Paul Revere, Jr. Sugar bowl and cover. c. 1795. Image and original data provided by Sterling and Francine Clark Art Institute
Paul Revere, Jr. Sugar bowl and cover. c. 1795. Image and original data provided by Sterling and Francine Clark Art Institute
Paul Revere, Jr. Teapot. c. 1785. Image and original data provided by Sterling and Francine Clark Art Institute
Paul Revere, Jr. Teapot. c. 1785. Image and original data provided by Sterling and Francine Clark Art Institute
Paul Revere Jr. teapot (detail showing embossed mark). c. 1785. Image and original data provided by Sterling and Francine Clark Art Institute
Paul Revere, Jr. teapot (detail showing embossed mark). c. 1785. Image and original data provided by Sterling and Francine Clark Art Institute

The first selections were crafted by a familiar name from the Colonial period, Paul Revere. Although he is best known for his historic ride, he prided himself as a master artisan. Views of this Neoclassical sugar bowl illustrate his advanced skills and sense of design. The tea kettle, perhaps an early example of Revere Ware (see the embossed mark in detail), was a more common piece in colonial kitchens. It reminds us of tea’s importance to the colonists – which was also borne out by the infamous protest of the British tea tax, the Boston Tea Party. Revere was in sympathy with this cause; he captured some of the passions that led up to the rebellion in a famous engraving of the Boston Massacre. (1)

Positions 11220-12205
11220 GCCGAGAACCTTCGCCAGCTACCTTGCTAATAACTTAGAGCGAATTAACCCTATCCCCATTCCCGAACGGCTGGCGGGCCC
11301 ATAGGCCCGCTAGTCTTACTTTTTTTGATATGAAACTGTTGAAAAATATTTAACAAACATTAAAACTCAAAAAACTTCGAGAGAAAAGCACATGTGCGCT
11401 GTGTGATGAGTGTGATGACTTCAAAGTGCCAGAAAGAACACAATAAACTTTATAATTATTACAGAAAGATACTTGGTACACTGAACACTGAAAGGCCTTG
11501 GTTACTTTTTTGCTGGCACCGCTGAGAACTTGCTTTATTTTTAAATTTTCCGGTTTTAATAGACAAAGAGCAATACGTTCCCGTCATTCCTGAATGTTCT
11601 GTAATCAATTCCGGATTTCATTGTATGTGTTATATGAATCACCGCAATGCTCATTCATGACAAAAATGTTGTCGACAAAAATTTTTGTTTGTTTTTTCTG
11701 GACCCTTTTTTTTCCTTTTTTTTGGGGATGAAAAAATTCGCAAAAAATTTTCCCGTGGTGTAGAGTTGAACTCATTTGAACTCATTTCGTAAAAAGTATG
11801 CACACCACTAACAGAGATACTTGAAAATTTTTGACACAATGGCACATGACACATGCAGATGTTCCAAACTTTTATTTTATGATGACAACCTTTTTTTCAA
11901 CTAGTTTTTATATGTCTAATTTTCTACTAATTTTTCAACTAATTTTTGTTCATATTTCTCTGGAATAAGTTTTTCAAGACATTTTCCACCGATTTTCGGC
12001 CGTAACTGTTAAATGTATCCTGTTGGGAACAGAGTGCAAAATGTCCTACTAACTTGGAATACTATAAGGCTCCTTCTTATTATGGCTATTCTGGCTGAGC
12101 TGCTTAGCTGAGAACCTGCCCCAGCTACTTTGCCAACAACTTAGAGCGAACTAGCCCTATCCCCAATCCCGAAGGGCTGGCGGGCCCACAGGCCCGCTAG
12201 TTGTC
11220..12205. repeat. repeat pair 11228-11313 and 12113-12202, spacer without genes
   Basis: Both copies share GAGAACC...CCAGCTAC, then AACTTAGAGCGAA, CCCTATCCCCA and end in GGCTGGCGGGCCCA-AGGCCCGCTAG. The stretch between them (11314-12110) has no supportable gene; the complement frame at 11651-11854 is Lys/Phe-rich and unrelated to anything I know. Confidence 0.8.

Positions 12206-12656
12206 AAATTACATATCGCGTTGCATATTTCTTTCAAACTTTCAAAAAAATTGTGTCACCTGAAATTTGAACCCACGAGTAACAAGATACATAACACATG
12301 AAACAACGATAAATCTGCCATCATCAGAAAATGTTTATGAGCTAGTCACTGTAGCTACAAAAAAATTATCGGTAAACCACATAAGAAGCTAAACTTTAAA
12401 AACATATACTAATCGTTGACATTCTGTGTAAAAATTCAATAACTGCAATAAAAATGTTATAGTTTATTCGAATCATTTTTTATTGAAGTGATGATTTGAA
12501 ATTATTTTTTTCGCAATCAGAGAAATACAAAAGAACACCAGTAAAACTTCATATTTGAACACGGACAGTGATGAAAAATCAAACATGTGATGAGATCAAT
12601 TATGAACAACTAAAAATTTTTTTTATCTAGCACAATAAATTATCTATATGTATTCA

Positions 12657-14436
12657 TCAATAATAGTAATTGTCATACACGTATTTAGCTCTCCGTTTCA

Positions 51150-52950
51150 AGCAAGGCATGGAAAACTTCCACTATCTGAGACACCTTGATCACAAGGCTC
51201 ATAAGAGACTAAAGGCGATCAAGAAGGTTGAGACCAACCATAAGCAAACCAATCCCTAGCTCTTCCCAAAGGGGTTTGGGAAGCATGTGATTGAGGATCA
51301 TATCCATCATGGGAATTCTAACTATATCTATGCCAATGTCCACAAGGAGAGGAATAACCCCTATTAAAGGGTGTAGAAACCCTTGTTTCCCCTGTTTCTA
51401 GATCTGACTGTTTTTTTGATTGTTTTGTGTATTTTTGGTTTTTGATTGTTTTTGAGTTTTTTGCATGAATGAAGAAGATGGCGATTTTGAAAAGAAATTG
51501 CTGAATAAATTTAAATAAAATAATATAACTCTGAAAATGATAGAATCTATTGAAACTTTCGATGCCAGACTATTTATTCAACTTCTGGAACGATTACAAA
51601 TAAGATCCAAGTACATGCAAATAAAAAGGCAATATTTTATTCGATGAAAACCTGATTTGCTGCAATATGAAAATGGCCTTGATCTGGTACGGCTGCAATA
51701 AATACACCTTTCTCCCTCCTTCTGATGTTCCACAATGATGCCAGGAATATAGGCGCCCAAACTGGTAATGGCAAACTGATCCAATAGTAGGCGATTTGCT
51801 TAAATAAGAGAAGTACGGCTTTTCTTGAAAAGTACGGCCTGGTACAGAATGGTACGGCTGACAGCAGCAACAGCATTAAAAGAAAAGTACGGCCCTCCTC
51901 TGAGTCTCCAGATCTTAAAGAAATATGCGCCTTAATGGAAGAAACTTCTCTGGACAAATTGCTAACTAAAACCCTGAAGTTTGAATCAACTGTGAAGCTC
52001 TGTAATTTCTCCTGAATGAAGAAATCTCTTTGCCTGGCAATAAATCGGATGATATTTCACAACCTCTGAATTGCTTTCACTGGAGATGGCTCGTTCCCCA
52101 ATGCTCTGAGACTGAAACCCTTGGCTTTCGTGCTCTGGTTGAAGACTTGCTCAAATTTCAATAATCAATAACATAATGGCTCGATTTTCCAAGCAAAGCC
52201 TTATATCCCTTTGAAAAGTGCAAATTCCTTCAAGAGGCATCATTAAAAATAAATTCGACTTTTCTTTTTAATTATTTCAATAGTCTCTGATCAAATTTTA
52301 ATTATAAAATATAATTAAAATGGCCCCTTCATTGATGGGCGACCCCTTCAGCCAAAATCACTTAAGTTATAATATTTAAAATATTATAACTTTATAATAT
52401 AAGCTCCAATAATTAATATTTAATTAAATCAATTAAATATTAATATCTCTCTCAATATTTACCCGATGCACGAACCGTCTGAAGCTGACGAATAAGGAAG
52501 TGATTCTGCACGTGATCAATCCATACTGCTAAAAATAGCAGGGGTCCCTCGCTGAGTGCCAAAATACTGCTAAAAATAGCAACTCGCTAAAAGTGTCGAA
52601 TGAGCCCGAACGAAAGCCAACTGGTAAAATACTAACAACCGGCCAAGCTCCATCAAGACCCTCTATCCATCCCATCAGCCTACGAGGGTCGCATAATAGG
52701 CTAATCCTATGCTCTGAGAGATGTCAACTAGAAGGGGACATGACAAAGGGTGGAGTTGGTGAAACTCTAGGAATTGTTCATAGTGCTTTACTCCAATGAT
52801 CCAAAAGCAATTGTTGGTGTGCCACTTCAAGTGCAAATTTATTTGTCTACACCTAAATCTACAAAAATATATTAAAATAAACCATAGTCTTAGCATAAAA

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July 25, 2019

Three ornithology collections that are free as the birds

The history of ornithology (the scientific study of birds) has involved observations captured in imagery going as far back as prehistoric stone-age drawings.[1] As ornithology developed as a natural science it faced the aesthetic challenge of convincingly capturing depictions of different bird species,[2] leading to beautifully documented and historically fascinating works of illustration.

Several Artstor public collections — available freely to anyone — showcase ornithological illustration starting as early as the 16th century and on through to the 19th century. Here are three of our favorites:

Cornell’s Laboratory of Ornithology Gallery of Bird and Wildlife Art has more than 1,000 works of art from the last two centuries by bird artists such as Alexander Wilson, John James Audubon, and Louis Agassiz Fuertes.

Alexander Pope, Jr. The Pinnated Grouse. 1878.
Alexander Pope, Jr. The Pinnated Grouse. 1878. Cornell University Lab of Ornithology Art Collection.
Louis Agassiz Fuertes. Imperial Eagle. Ca. 1895.
Louis Agassiz Fuertes. Imperial Eagle. Ca. 1895. Cornell University Lab of Ornithology Art Collection